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Le Bonheur neuroscientist to present research at AES

Published On 11/02/2018

Le Bonheur neuroscientist Abbas Babajani-Feremi, PhD will present his research using a novel presurgical language mapping method to predict postoperative language deficits Monday, December 3rd at 5:00 p.m. at the 2018 Annual Meeting of the American Epilepsy Society (AES). His research explores various neuroimaging techniques including functional magnetic resonance imaging (fMRI), diffusion-weighted imaging (DWI) and magnetoencephalography (MEG) and compares how each technique predicts postoperative language deficits.     

“The aim of this study was to compare the predictive power of DWI, fMRI and MEG to determine postoperative language outcome,” said Babajani-Feremi. “Results of this study could be utilized by physicians to calculate the language outcomes of different resection plans prior to surgery, and select the optimal surgical plan by accurately weighing the risk and benefits of each plan.”

Babajani-Feremi will present the results from 11 pediatric patients who underwent epilepsy surgery. All patients underwent presurgical language mapping using DWI, fMRI and MEG. Patients also received pre- and six-month post-operative neuropsychological evaluation of language using the Boston Naming Test (BNT).

Nine patients had some degree of postoperative language deficit. As predicted, patients with greater language deficit had more resected language areas, as identified through presurgical language mapping using fMRI and MEG. They also had a larger ratio of resected fiber tracts of the language network.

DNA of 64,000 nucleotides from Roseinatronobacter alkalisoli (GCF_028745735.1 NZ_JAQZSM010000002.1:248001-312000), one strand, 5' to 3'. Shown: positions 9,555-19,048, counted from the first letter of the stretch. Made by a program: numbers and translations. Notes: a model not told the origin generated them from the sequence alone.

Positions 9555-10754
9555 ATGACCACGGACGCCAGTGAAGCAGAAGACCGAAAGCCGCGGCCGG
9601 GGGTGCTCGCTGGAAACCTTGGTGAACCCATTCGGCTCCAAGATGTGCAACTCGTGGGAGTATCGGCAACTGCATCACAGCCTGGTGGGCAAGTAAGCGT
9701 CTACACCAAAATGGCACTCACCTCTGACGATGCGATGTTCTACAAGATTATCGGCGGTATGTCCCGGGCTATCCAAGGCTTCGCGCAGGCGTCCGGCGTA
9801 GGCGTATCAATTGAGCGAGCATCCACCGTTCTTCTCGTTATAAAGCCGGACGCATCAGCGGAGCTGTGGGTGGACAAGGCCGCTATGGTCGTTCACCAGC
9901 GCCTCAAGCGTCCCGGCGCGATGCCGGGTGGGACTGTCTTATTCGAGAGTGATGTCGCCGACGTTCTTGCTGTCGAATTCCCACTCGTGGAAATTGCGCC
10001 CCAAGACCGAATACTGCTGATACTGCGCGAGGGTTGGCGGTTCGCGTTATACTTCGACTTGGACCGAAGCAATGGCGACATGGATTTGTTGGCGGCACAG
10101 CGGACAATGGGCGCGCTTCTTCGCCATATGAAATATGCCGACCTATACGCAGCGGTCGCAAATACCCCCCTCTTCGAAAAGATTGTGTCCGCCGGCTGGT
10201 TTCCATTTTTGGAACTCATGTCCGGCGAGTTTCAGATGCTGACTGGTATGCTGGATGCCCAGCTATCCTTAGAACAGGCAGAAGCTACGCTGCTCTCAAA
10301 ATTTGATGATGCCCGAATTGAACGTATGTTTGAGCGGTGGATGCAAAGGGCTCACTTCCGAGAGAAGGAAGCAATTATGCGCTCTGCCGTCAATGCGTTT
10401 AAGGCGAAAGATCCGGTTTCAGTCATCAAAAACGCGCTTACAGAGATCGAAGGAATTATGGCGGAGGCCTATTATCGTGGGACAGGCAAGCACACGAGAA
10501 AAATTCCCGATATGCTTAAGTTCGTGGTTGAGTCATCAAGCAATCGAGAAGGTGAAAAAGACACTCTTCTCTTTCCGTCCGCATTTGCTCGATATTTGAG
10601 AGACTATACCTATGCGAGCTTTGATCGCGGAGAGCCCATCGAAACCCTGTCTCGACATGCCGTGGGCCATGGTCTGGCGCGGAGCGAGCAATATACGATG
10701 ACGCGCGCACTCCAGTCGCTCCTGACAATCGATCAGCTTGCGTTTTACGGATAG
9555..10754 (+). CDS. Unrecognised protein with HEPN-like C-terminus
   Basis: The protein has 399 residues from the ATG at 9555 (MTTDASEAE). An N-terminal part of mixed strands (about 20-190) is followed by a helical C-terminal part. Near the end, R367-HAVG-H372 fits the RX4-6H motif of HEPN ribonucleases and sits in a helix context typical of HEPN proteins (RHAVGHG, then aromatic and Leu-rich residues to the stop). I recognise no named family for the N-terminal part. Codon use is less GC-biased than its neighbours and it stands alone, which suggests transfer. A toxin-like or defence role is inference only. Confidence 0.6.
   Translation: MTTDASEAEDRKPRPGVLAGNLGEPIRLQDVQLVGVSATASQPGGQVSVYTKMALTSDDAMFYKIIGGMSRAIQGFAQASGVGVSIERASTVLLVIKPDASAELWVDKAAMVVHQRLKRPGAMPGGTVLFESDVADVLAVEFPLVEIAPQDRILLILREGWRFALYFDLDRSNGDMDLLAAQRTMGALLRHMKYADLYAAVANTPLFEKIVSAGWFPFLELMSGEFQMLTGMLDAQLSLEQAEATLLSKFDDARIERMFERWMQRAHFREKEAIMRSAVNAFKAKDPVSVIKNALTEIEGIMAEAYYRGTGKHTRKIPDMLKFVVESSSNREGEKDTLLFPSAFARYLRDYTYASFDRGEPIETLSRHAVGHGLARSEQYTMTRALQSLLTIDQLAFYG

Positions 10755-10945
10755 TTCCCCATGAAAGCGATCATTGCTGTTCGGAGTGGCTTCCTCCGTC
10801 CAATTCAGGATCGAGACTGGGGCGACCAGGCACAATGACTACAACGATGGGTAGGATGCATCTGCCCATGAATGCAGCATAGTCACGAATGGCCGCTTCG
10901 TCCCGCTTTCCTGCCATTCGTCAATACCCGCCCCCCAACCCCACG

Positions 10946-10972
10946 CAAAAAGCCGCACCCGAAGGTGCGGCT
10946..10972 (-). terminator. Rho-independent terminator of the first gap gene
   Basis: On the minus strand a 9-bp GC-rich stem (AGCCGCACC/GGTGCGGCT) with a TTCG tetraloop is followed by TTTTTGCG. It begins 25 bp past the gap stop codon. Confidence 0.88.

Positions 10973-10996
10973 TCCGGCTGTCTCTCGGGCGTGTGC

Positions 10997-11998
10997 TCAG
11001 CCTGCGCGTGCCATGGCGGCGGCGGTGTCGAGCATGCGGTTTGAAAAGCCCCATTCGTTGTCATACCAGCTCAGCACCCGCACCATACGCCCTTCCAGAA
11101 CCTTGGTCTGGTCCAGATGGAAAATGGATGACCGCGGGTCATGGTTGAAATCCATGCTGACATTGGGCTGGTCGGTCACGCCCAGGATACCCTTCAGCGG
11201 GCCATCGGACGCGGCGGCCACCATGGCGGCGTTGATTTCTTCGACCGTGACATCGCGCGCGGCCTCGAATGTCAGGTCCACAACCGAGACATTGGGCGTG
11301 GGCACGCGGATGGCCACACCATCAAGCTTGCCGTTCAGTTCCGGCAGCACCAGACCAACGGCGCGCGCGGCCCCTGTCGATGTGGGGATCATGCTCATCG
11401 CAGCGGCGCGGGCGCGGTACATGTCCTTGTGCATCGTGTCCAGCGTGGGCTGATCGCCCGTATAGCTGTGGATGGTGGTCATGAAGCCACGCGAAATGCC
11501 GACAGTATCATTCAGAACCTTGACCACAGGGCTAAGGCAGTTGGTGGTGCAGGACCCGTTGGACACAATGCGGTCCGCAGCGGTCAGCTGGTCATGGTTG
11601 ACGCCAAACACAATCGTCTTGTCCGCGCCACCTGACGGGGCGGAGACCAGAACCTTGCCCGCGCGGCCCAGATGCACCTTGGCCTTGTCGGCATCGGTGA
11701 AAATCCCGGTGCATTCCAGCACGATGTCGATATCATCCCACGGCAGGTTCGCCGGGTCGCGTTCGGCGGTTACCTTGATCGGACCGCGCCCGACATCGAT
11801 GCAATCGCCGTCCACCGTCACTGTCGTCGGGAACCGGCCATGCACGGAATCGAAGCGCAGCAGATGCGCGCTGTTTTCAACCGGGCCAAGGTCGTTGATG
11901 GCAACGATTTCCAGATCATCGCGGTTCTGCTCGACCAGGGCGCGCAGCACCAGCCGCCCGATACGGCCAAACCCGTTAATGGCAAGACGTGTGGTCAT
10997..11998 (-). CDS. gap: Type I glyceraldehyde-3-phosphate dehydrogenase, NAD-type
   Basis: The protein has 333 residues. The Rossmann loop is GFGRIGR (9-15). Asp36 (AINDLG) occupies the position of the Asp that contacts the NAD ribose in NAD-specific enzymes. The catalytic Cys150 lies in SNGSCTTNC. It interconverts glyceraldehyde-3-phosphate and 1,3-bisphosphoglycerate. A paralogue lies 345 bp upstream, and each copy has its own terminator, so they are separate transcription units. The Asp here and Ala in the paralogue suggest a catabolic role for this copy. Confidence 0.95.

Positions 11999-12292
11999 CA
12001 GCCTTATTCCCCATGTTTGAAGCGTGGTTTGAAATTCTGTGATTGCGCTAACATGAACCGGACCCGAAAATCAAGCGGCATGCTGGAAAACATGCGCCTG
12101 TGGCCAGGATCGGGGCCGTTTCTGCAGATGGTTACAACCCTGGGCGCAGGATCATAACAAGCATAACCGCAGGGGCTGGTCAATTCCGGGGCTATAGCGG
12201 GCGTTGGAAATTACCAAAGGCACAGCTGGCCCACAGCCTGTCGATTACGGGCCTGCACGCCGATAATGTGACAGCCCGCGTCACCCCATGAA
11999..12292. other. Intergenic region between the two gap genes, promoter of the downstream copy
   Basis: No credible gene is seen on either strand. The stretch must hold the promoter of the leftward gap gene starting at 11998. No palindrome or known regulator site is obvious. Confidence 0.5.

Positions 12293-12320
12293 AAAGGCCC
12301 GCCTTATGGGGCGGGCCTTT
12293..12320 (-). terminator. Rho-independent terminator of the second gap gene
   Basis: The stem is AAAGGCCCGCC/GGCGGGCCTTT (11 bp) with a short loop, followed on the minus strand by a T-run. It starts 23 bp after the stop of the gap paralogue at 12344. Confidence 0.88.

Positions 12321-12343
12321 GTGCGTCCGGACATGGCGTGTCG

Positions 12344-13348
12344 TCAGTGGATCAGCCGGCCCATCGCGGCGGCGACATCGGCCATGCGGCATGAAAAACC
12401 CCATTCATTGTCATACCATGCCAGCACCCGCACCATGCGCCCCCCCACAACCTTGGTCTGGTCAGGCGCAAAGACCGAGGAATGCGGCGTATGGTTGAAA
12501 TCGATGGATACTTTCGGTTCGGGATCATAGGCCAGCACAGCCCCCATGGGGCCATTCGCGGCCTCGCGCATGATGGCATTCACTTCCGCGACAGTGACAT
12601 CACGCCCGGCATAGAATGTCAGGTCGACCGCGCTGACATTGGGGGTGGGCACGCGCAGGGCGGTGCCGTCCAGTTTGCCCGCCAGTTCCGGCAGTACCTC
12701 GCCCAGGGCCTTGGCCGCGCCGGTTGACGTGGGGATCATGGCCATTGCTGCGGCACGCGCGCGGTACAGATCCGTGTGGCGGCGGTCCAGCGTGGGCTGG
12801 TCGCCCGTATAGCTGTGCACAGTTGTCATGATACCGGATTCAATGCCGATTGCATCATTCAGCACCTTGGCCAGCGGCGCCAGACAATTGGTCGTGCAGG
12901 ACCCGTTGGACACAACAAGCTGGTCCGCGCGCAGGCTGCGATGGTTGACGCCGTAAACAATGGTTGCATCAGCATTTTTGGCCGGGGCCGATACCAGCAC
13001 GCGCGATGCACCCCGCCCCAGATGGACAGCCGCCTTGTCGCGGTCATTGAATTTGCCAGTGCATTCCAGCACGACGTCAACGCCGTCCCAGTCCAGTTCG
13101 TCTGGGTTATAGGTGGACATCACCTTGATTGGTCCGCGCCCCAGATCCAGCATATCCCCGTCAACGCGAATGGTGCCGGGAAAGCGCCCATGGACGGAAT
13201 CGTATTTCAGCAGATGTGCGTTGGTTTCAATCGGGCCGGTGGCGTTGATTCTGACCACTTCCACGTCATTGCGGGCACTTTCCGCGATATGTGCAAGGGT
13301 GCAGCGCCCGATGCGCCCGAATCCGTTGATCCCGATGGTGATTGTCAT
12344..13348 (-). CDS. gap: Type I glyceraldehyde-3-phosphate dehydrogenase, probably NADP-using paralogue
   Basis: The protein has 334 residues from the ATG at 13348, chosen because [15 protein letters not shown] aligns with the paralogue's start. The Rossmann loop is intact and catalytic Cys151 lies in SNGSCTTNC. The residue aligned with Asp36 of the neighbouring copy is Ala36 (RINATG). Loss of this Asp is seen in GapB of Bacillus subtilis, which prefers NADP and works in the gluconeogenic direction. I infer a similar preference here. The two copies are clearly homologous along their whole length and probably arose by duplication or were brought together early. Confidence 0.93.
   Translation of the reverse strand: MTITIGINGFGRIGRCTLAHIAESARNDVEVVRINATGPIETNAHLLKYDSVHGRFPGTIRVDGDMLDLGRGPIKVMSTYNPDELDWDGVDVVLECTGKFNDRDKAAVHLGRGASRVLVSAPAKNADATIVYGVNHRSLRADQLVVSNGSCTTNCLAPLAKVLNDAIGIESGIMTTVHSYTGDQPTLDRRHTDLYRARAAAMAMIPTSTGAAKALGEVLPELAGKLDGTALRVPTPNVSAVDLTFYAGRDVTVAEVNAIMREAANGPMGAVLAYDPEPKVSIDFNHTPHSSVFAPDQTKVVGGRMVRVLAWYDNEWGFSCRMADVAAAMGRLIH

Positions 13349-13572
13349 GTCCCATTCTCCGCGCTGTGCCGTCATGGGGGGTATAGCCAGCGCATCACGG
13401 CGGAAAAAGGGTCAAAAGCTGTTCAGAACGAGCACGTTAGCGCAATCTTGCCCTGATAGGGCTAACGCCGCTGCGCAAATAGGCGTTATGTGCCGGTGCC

The study also compared the prediction error of the three methods and found that the error of DWI mapping was less than MEG but larger than fMRI, although there was no significant difference between each. However, a multimodal model using all three methods (i.e. DWI, fMRI and MEG) had a significantly smaller margin of prediction error than the unimodal models.

Babajani-Feremi concluded that the use of multiple presurgical language mapping modalities should be used prior to epilepsy surgery as it leads to a safer surgery for the patient.  “The results of the study showed that it is highly desirable to have additional presurgical language mapping methods,” said Babajani-Feremi. “A multimodal language mapping approach based on DWI, fMRI and MEG can provide an accurate and reliable prediction for postoperative language outcome.”

Le Bonheur Children’s Hospital has the unique ability to utilize state-of-the-art equipment, like its brand new MEG, for presurgical functional mapping in children undergoing epilepsy or tumor surgery. “While there are several MEG systems in the U.S., not all have been actively used for presurgical functional mapping,” said Babajani-Feremi. “Our team of physicians and researchers utilize these groundbreaking imaging techniques in treatment of children with epilepsy.”